Thank you Atlus for sending us this game to review!
Persona 4: Dancing All Night takes place in the Persona 4 universe with the same characters from the series. Rise, the idol, is launching a comeback tour and has a big gig planned at the upcoming "Love Meets Bonds" festival. Besides the awkward name, this festival has a shady past with its connection with an idol that committed suicide ten years ago. The promotional video on the festival's website brings a new meaning to drawing in an audience. When viewers watch the video at midnight, they get taken into the video's world and their bodies are left behind in a coma state.
Rise and her friends, Yu, Yoseke, Chie, Yukiko, Kanji, Naoto, Teddie, Kananmi, and Nanako get involved in the disappearances when some of the other idols performing at the festival are found to be missing. Rumors about this mysterious video are spreading and the Persona 4 clan jump into the video world to get to the bottom of it and save all of the people who have been taken in and deceived.
Unlike other Persona games, violence is not tolerated in this other world. Instead, the characters must dance with all of their emotions to make a true bond with these people to set them free. At the end of their dance, the persona is summoned and plays an instrument instead of attacking.
Surprisingly, the dance moves do not utilize the Vita's touch screen; because of that, Persona 4: Dancing All Night is PS TV compatible. Dancing in this game utilizes the D-pad on the left hand side and the buttons on the right hand side to press accordingly when the flying notes line up with the markers on both sides of the Vita's screen. Some of the notes will stretch across the screen and buttons on both sides of the device will have to pressed simultaneously. There are green stretchy notes where need you to hold the button down until it goes away. Last but not least, there are blue and multi-colored circles that will encompass all of the button areas and when those appear the analog sticks must be pressed. While missing the blue circles is not critical, the multi-colored circles are for enabling the fever mode which boosts the audience's morale and often brings a dance partner on the screen to dance with.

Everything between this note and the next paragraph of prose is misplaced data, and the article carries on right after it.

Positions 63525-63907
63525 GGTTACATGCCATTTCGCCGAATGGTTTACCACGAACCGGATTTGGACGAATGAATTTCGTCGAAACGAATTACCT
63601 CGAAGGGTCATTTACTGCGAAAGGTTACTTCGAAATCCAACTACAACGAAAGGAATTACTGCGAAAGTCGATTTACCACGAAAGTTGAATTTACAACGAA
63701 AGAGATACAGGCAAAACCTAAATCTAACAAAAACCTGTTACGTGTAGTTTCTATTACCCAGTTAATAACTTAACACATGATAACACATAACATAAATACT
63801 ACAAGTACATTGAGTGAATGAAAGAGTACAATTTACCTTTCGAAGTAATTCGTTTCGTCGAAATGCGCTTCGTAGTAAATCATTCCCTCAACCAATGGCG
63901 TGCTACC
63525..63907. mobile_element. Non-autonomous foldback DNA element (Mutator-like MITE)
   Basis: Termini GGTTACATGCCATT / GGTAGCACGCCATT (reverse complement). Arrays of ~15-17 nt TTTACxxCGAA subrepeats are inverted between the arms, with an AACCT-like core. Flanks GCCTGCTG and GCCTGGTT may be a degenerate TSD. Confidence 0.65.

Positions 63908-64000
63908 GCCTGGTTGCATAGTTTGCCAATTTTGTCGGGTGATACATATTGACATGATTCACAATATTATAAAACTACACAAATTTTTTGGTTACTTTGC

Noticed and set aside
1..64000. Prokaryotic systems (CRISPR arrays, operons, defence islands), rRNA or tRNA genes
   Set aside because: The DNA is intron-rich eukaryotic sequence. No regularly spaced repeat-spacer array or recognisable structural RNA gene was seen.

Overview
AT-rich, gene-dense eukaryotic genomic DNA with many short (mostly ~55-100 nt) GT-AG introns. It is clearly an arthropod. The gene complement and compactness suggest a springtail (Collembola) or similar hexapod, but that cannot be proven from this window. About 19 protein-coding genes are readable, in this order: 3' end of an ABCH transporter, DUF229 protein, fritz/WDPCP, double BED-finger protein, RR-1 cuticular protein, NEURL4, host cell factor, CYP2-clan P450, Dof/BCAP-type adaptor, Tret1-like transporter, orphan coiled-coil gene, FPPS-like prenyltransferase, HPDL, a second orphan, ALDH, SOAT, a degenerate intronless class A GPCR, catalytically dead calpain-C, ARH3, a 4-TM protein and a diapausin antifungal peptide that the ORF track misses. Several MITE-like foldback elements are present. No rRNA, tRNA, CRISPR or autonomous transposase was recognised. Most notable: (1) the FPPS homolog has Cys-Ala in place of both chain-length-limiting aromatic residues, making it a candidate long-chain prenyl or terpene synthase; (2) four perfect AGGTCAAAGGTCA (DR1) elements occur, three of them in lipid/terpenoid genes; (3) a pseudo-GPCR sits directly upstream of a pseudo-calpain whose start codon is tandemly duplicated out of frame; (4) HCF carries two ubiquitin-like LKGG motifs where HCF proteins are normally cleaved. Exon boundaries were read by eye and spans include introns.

The character development and voice acting is phenomenal and most of the characters are likeable with some of them coming off as obnoxious or weird. The dance instructor is very open about his homosexuality. Also, Teddie makes some strange comments and offers to marry Yu which he brushes off right away. While there is a fair amount of dancing to do with the close to thirty songs available, most of my eight hour journey was spent reading the text in this visual novel style game.
The 2D graphics are well done and look beautiful on my Vita's colorful OLED screen. There are some DLC songs available and those songs have some nice animations or live concert performances. In the Free Dance mode of the game you can unlock and customize the dancers and their partners. Their outfits can be silly like maids, butlers, reindeers and swimsuit wear. I cracked up when Rise said "Alright, I can do some fan service" when I had her wear a belly dancer outfit.
Besides sexy outfits there are a few other moral issues worth noting. Some of the dancers can be seen smoking if you put them in certain outfits. I noticed the brand placement as well with the ability to put Denon headphones on the characters. There is a lot of swearing in this game. Pretty much every word but the F bomb is used. Despite the lack of violence in the alternate world, there are some violent scenes in the game.
If you enjoy Persona and rhythm games, Persona 4: Dancing All Night is a no brainer. Even though I'm new to the series, I still enjoyed playing this game. Persona 4 Dancing All Night is as fun as it is short though. While most Vita games retail for $40, this title has a $50 standard edition and an $80 Disco Fever Collector's Edition. As cool as the collector's edition is, I would wait on a sale to buy either of them.